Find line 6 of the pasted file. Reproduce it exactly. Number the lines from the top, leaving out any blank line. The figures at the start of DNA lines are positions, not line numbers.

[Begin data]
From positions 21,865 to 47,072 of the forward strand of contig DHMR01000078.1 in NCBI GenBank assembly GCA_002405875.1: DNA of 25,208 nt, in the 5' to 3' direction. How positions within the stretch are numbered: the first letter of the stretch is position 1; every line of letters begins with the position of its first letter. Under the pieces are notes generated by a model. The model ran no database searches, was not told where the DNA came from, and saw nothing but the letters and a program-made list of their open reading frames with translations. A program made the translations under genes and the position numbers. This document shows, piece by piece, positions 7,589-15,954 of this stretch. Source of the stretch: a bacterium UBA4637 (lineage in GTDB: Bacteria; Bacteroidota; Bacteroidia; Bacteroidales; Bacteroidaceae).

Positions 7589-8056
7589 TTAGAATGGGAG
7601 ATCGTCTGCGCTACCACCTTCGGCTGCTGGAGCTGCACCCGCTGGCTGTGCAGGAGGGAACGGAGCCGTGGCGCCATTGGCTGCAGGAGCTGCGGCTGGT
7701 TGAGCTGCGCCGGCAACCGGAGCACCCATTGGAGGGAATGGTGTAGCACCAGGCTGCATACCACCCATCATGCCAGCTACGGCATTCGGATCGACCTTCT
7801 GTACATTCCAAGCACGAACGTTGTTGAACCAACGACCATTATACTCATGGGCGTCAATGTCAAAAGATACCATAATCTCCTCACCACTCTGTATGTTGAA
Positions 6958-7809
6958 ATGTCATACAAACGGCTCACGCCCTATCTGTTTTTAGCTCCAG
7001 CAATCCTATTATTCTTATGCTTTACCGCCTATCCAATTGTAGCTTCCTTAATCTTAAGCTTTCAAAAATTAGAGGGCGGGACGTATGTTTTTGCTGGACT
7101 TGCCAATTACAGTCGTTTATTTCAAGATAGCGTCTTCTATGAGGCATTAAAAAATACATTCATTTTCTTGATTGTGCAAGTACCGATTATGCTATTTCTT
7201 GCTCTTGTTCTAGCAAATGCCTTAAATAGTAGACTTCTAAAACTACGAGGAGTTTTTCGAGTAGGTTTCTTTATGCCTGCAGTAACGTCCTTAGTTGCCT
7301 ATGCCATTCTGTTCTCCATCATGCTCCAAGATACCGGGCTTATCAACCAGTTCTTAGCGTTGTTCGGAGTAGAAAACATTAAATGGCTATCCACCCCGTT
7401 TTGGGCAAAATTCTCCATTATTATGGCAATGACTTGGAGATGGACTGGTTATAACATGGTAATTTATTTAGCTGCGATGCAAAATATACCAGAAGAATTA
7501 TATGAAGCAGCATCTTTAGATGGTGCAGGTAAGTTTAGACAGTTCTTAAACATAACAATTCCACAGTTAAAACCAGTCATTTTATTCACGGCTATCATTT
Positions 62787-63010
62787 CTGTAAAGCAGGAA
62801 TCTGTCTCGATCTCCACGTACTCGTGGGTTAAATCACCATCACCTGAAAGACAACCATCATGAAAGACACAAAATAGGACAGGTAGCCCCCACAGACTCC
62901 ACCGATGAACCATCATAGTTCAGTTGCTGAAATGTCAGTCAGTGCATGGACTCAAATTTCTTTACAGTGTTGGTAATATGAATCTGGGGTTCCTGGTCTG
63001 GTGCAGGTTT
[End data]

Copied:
7801 GTACATTCCAAGCACGAACGTTGTTGAACCAACGACCATTATACTCATGGGCGTCAATGTCAAAAGATACCATAATCTCCTCACCACTCTGTATGTTGAA